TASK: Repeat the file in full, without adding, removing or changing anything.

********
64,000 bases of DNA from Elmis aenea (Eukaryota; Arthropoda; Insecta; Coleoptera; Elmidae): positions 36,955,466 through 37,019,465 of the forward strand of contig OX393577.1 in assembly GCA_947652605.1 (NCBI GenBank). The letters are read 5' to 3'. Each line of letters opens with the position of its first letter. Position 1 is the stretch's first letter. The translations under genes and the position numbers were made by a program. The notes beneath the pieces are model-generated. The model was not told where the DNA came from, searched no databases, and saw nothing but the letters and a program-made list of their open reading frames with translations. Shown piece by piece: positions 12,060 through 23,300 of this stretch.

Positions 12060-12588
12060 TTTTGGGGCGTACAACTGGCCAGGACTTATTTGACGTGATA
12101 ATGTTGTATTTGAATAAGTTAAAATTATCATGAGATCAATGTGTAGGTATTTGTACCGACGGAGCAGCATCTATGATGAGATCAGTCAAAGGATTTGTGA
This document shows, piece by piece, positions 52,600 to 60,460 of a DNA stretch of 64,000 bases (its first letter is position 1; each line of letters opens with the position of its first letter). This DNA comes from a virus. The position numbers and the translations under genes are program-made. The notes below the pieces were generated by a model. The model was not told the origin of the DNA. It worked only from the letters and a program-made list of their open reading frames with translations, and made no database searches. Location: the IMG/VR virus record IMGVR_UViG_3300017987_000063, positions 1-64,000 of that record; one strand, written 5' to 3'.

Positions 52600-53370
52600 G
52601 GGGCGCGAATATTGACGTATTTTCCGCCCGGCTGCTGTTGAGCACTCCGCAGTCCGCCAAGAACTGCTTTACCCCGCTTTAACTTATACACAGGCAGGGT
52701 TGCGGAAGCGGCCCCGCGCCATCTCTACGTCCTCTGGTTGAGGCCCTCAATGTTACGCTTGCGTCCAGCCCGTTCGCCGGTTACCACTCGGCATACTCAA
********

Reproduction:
64,000 bases of DNA from Elmis aenea (Eukaryota; Arthropoda; Insecta; Coleoptera; Elmidae): positions 36,955,466 through 37,019,465 of the forward strand of contig OX393577.1 in assembly GCA_947652605.1 (NCBI GenBank). The letters are read 5' to 3'. Each line of letters opens with the position of its first letter. Position 1 is the stretch's first letter. The translations under genes and the position numbers were made by a program. The notes beneath the pieces are model-generated. The model was not told where the DNA came from, searched no databases, and saw nothing but the letters and a program-made list of their open reading frames with translations. Shown piece by piece: positions 12,060 through 23,300 of this stretch.

Positions 12060-12588
12060 TTTTGGGGCGTACAACTGGCCAGGACTTATTTGACGTGATA
12101 ATGTTGTATTTGAATAAGTTAAAATTATCATGAGATCAATGTGTAGGTATTTGTACCGACGGAGCAGCATCTATGATGAGATCAGTCAAAGGATTTGTGA
This document shows, piece by piece, positions 52,600 to 60,460 of a DNA stretch of 64,000 bases (its first letter is position 1; each line of letters opens with the position of its first letter). This DNA comes from a virus. The position numbers and the translations under genes are program-made. The notes below the pieces were generated by a model. The model was not told the origin of the DNA. It worked only from the letters and a program-made list of their open reading frames with translations, and made no database searches. Location: the IMG/VR virus record IMGVR_UViG_3300017987_000063, positions 1-64,000 of that record; one strand, written 5' to 3'.

Positions 52600-53370
52600 G
52601 GGGCGCGAATATTGACGTATTTTCCGCCCGGCTGCTGTTGAGCACTCCGCAGTCCGCCAAGAACTGCTTTACCCCGCTTTAACTTATACACAGGCAGGGT
52701 TGCGGAAGCGGCCCCGCGCCATCTCTACGTCCTCTGGTTGAGGCCCTCAATGTTACGCTTGCGTCCAGCCCGTTCGCCGGTTACCACTCGGCATACTCAA